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From Thelemapedia

Part of the Thelema & Religion series

Religion is, in its broadest sense, defined as the answers given to explain humankind's relationship with the universe. In the course of the development of religion, it has taken an almost infinite number of forms in various cultures and individuals. Religion today is dominated by a number of major world religions.

Occasionally, the word "religion" is used to designate what should be more properly described as a "religious organization" - that is, an organization of people that supports the exercise of some religion, often taking the form of a legal entity.

The relationship of Thelema to Religion is arguably a unique one. Consider the motto of the Equinox, published by the A.'.A.'.:

The Method of Science; the Aim of Religion
Table of contents

The nature and content of religion

Defining "religion"

Beyond the above, very broad definition of religion, there are a variety of uses and meanings for the word "religion." Some of the approaches are as follows:

Approaches to distinguishing religion from non-religion

Approaches to distinguishing religion from non-religion can be divided into two broadly defined schools of thought: function-based approaches and form-based approaches.

Religion is subject to much discussion in the fields of theology, psychology, sociology, and anthropology. Specialists in these fields, as well as ordinary people—theists, atheists, and agnostics alike-often disagree about the fundamental nature of religion. Consequently, any discussion of religion must begin by answering certain "basic" questions such as "What is a religious belief?", "What is the difference between religious and secular beliefs?", "How do we recognize what are religious beliefs?", "Are religions individual or group activities?", and "What methodology shall we use to investigate these questions?". The answers to these questions and similar questions can then serve as a common ground upon which further discussion can be based.

If the conclusions of a discussion are to be accepted by people from diverse religious backgrounds, then that discussion must make as few assumptions as possible. However, all societies and this article start with the following a priori assumptions:

The last one is most controversial because there are two main ways of looking at the world, each bringing with it certain a priori assumptions that are usually not recognized. While a study of a particular religion made by either viewpoint may come to many of the same conclusions, differences between the two approaches include what beliefs are to be considered religious and the effects of religions.

By function

One approach, sometimes referred to as "Hebrew thought," defines "religion" as any set of beliefs that fulfills certain functions in an individual’s life, especially answering questions about our origins, present existence and where are we going and how shall we get there?, thereby forming the individual's attitudes, values, morality and actions. Consequently, adherents of this approach regard any belief system which answers any of these questions as "religious", including such non-theistic belief systems as Communism, secular humanism, and biological evolution.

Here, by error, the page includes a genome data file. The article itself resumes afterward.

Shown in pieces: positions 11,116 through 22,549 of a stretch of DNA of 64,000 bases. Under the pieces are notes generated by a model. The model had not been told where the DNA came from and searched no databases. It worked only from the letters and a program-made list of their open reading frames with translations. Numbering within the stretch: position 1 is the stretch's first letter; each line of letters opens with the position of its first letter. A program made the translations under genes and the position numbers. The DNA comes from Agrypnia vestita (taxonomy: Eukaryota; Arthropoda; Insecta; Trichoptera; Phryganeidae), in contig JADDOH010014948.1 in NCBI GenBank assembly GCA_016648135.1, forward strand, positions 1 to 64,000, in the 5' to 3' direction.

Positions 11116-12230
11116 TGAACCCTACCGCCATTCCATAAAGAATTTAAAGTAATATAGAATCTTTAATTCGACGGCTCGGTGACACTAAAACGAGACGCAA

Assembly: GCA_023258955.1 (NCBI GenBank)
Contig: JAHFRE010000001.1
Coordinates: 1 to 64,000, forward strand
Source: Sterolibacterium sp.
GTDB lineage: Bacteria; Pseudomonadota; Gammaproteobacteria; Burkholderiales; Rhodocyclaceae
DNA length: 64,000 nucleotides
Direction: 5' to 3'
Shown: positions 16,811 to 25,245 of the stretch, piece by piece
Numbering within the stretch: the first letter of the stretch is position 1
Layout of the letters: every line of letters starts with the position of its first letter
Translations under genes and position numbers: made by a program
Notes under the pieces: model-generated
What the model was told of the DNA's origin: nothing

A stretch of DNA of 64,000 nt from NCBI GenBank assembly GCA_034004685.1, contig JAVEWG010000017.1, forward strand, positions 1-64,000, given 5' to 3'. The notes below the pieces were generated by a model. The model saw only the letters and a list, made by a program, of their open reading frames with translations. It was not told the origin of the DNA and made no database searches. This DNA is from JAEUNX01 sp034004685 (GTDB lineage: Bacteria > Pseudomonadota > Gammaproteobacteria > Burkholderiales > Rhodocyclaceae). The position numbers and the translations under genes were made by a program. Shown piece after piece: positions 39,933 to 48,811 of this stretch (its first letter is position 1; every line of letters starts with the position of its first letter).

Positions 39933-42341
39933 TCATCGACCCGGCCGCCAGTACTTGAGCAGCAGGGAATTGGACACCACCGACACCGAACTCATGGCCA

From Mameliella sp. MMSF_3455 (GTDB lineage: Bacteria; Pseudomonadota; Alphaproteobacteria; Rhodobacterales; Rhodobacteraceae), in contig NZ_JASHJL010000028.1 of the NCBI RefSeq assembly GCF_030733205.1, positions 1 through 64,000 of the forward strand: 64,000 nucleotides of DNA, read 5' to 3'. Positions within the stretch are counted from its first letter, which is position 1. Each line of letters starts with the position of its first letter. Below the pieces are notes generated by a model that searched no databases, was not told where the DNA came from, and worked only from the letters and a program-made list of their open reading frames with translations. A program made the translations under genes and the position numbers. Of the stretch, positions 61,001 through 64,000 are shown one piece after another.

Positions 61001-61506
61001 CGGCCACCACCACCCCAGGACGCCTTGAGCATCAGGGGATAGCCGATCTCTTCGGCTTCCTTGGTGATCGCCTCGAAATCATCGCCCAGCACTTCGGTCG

The main advantage of this approach is its ability to incorporate seamlessly all of the belief systems that are considered religious, including some of the agnostic forms of Hinduism and Buddhism; according to its advocates, another advantage is its recognition of the fact that the phenomenon usually perceived as conflict between “religion” and “anti-religion” is in fact competition between different fundamentalisms.

One difficulty in applying this approach is the fact that many individuals hold multiple belief systems, some of which may be contradictory, and some feigned; consequently, it is often difficult to recognize the effect that any particular belief system has on an individual. Another difficulty is that it tries to evaluate what act as the inner guiding principles within an individual, his "religion" as it were, by the fruits those principles produce in his attitudes, values, morality and actions. It does not necessarily consider those beliefs and associations he admits to in public. Though this is a difficulty, it can be used to identify those who truly are adherents to a particular religion versus those who merely join the organization for reasons other than belief.

When studying specific religions or comparative religions, a functional study typically starts with an analysis of the teachings of the belief system, which includes an analysis of the "sacred writings" connected with the belief system if they exist. In this analysis, attention is paid to internal consistency, to whether or not the belief system answers the basic functional questions of origins, ontology and teleology, how well it correlates to observation and how it guides an individual's attitudes, values, morality and actions, even how he thinks. It looks at how integrated the religion is with daily life: is it merely ritual that once acted upon can be forgotten as done, or is it a belief that should inform every action an individual does?

A functional study also looks at those who claim to follow the religion to see if they truly follow it or not, and why.

Questions concerning group beliefs, actions and institutions, though important, are secondary because they are a result of doctrine and individual response. They may actually represent cultural norms and institutions rather than individual belief and practice, so that though they may appear to be a religion, they really aren't.